Breakwall damage along the Niagara River in Fort Erie. Photo credit: Niagara Parks
A number of unusually strong storms have wreaked havoc on Niagara Peninsula’s south shore in recent years, including the Christmas-cancelling blizzard that pounded Fort Erie, Port Colborne, and Wainfleet this past December.
All that ice, water, and wind has taken its toll on the breakwall and trail along the water in Fort Erie, with overturned wall stones and flooded fields near the shoreline now more the norm versus the exception.
To help combat the situation, the Niagara Parks – which manages a 56-km stretch of the Niagara Parkway from Niagara-on-the-Lake to Fort Erie – is investing over $1.2 million of its generated revenue over the next two-years to repair sections of the breakwall and the Niagara River Recreation Trail in Fort Erie. This is in addition to ongoing cleanup work along the parapet wall in the area.
“The increased frequency and intensity of extreme weather events over the past seven years has resulted in significant damages to the breakwall and trail infrastructure along the South Niagara Parkway, requiring ongoing repair work,” the Parks said in a press release Tuesday.
“Part of the budget for this work will include engaging a coastal engineering consultant to develop a sustainable solution to improve the long-term resiliency of the breakwall, reducing the economic impact of constant repairs and improving the visitor experience by ensuring these amenities remain intact.”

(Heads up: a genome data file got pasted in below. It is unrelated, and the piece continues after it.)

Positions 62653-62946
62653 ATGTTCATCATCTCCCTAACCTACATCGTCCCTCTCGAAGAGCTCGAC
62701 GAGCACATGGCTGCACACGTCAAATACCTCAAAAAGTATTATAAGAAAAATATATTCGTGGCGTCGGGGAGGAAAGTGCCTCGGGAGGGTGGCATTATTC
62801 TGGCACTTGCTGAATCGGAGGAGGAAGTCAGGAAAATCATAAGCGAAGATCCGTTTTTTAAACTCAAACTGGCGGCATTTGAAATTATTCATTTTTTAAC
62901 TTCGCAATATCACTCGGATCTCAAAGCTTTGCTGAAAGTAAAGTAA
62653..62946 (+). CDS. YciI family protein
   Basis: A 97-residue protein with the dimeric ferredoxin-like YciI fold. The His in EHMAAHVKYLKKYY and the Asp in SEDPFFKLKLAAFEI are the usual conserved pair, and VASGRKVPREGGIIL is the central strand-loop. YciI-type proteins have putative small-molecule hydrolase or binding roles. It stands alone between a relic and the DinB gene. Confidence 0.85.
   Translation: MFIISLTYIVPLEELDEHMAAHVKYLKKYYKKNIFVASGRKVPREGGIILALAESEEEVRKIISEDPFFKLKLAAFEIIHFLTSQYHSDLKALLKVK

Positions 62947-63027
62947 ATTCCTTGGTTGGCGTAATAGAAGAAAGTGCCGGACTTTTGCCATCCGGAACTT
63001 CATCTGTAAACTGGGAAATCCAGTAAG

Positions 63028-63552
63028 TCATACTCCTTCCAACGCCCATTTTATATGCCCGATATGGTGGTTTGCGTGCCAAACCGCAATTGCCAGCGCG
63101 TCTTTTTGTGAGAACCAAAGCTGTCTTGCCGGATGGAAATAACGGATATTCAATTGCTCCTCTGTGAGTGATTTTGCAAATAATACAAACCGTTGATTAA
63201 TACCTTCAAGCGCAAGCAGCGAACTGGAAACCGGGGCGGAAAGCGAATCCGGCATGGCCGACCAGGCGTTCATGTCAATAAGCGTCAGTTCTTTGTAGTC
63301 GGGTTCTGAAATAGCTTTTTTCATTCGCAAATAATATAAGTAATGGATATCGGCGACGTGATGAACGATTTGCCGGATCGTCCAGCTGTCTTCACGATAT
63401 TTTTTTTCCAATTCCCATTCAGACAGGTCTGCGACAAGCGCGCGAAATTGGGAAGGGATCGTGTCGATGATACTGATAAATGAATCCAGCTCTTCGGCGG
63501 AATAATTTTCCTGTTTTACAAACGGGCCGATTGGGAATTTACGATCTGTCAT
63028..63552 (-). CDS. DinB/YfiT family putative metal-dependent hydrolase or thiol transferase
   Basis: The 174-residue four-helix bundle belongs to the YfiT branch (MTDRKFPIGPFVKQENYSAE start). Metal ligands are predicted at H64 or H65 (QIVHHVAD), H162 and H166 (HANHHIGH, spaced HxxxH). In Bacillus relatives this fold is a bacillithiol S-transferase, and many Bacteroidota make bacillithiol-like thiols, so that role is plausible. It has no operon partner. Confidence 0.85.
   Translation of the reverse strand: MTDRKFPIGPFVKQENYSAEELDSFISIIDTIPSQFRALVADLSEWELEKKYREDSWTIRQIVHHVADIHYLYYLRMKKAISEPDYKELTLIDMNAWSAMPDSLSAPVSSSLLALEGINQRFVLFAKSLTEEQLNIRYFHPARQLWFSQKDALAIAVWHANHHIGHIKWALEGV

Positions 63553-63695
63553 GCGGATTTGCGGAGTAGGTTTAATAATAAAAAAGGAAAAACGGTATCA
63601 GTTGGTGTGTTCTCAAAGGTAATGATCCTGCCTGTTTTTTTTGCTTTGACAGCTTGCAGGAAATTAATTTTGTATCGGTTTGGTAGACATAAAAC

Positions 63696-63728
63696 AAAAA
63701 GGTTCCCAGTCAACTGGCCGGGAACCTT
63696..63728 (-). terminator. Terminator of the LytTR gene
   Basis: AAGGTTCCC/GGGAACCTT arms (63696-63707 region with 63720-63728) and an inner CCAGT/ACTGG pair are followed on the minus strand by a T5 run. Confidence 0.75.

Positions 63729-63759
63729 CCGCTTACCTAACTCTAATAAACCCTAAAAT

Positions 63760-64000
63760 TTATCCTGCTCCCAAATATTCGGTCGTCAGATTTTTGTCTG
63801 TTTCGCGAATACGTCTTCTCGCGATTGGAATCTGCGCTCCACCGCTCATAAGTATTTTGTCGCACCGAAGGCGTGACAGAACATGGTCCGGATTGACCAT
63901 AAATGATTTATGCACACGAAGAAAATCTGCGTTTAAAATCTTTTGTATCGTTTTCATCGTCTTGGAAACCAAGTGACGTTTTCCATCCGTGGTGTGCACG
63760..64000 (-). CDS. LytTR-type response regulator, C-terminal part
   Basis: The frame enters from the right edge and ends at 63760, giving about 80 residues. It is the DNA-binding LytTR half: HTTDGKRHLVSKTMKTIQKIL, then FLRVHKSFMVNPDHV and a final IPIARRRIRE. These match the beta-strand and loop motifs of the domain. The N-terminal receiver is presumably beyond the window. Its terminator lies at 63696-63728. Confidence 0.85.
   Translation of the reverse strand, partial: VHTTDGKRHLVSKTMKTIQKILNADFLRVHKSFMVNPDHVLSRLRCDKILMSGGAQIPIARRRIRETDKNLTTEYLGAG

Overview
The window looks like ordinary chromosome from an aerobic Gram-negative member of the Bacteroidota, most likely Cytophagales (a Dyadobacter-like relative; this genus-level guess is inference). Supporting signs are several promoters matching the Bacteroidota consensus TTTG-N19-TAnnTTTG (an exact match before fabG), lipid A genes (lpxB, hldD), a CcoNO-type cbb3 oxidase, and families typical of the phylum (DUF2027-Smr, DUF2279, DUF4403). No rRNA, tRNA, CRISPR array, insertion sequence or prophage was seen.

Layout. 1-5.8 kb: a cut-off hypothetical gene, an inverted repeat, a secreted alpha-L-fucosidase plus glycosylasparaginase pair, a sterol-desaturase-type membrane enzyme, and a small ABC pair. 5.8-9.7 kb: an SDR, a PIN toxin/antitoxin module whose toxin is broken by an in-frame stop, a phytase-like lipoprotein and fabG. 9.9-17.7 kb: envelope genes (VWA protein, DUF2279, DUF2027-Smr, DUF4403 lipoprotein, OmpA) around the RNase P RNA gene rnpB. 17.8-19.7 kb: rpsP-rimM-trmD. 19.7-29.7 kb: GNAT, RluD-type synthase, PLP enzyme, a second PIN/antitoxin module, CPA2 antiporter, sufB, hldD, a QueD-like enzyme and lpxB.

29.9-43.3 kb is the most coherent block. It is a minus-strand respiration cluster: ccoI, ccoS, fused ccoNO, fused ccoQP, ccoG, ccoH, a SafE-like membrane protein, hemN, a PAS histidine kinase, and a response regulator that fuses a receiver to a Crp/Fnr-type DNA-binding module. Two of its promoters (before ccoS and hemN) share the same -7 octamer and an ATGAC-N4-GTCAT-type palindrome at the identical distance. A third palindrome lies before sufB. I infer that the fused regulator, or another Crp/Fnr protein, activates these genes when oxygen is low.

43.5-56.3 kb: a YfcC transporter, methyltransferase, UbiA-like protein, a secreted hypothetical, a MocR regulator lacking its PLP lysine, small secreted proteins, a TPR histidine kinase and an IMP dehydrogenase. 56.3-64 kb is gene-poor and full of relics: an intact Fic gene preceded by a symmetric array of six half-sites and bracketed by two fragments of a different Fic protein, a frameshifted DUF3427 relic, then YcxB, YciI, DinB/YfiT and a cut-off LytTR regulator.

Of the budgeted $1.2 million, half will be invested this year to address repairs to the breakwall and trail infrastructure, with the remaining $600,000 to be invested in 2024.
Additional construction projects in the south end of Niagara Parks include the resurfacing of Service Road 6 and 7, including new granular for the shoulders. There will also be three culverts replaced on Service Road 7, as well as an additional culvert replacement along the Niagara Parkway near Service Road 18.
Established in 1885, the Niagara Parks is a self-financed agency of the Ontario Ministry of Tourism, Culture and Sport, entrusted to preserve and protect the land surrounding Niagara Falls and the Niagara River.